Background and aims. The relationship between prostatic inflammation, benign prostatic hyperplasia and prostate cancer is controversial. The present study aimed to determine the relationship between grade and aggressiveness of prostatic inflammation and the risk of being diagnosed with prostate cancer.
Methods. Grade and aggressiveness of prostatic inflammation were assessed by Irani G and A scores, respectively, in prostate biopsy specimens of men having undergone this procedure because of increased serum PSA and/or digital rectal examination. We also assessed the correlation between Irani G and A scores and clinical variables related to benign prostatic obstruction.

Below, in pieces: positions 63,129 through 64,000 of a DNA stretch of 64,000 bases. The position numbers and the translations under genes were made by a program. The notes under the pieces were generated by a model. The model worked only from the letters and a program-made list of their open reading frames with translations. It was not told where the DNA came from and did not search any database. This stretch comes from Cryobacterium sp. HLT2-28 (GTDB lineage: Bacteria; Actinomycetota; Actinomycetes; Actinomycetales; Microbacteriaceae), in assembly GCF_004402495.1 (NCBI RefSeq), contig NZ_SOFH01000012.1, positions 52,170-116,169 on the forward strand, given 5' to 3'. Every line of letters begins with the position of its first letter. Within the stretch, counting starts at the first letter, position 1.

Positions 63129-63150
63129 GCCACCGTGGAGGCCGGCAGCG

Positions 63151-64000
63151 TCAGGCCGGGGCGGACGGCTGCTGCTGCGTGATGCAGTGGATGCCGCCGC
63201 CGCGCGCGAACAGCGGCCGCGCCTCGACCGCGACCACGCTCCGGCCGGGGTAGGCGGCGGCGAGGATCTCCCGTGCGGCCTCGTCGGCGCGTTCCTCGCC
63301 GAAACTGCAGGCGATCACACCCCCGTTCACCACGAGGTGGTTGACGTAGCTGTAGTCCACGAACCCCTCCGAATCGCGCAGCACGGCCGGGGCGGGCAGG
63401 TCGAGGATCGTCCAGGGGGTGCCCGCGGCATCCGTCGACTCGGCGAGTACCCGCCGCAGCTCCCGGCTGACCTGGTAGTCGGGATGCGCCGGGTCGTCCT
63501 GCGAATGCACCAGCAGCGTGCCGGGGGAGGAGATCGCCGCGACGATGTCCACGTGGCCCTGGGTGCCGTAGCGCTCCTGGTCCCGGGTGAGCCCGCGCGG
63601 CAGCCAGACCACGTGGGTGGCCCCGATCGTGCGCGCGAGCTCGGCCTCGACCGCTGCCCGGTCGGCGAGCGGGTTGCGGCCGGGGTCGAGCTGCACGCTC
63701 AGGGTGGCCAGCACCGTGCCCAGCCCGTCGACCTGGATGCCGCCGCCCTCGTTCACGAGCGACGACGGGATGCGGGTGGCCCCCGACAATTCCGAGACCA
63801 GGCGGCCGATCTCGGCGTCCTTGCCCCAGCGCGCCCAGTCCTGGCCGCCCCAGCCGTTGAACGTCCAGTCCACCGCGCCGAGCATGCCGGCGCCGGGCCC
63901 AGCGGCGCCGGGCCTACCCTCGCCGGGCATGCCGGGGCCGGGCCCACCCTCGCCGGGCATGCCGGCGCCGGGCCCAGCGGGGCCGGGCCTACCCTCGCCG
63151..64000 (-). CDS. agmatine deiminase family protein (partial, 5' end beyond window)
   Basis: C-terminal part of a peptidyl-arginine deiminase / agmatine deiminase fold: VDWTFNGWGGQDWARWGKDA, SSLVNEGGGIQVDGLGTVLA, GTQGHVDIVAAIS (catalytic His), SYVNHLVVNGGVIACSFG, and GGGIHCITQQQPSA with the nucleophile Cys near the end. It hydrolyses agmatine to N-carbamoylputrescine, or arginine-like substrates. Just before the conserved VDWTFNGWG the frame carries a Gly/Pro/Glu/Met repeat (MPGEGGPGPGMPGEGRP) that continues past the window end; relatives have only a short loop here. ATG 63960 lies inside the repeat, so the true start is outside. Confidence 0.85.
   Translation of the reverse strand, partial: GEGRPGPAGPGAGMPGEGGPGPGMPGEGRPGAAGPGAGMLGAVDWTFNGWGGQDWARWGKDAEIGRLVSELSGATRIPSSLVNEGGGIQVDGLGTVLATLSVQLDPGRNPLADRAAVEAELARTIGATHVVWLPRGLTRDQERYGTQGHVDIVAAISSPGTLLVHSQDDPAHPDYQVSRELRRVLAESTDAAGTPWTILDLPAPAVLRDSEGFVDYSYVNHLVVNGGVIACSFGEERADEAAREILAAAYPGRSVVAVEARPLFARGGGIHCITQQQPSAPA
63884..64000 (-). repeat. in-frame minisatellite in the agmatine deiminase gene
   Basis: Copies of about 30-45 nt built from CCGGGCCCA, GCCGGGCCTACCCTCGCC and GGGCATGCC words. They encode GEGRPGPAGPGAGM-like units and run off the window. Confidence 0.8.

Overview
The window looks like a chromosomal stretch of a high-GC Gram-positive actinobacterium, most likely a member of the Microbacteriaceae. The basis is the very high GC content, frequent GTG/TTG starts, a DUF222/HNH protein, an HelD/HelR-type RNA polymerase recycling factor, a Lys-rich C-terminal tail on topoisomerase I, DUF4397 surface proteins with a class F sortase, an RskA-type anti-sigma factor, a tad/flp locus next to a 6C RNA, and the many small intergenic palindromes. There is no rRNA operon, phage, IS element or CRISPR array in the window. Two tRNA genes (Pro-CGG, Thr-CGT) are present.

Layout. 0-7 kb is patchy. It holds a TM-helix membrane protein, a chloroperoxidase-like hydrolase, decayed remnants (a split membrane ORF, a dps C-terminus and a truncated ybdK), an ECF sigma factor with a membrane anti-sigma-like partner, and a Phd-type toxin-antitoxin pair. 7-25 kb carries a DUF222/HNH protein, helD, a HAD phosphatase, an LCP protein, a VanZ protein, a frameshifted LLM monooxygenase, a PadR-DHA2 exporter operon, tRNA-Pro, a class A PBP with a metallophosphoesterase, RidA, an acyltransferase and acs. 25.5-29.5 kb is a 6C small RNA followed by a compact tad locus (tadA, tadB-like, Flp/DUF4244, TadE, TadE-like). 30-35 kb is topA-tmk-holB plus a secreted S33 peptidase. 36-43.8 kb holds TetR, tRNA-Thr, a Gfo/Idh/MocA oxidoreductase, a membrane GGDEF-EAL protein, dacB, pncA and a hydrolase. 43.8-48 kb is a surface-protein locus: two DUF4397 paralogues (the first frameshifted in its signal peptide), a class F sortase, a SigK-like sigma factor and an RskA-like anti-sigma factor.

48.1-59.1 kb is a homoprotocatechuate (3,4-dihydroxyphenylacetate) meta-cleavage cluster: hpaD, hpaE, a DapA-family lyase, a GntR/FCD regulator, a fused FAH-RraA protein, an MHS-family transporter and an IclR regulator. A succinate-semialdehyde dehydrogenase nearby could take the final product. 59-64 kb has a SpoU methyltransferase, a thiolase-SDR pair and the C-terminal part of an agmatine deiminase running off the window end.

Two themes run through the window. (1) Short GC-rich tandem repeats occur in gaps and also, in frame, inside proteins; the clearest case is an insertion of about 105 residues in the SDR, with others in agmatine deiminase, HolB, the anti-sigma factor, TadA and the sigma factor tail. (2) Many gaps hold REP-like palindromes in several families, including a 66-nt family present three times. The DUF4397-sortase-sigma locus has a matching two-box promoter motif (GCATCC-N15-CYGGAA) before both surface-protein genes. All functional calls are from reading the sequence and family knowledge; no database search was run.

Results. Of the 1178 eligible patients, 615 (52.2%) were diagnosed with PCa; they were older, had greater PSA, suspicious digital rectal examination and peak flow rate but lower post-void residual urine volume, prostate volume and international prostate symptoms score than those without cancer. High-grade inflammation (Irani G 2-3) was significantly more common in patients with benign prostate than in those with PCa and the same applied to highly aggressive inflammation (Irani A 2-3). Indeed, patients with high-grade inflammation had greater PSA, prostate volume, post-void residual and international prostate symptoms score, suggesting high-grade inflammation to correlate with benign prostatic obstruction. Highly-aggressive inflammation conversely correlated only with prostate volume.
Conclusions. Prostatic inflammation seems to be associated with benign prostatic hyperplasia rather than prostate cancer, with benign prostatic obstruction being strictly linked to the degree of inflammation.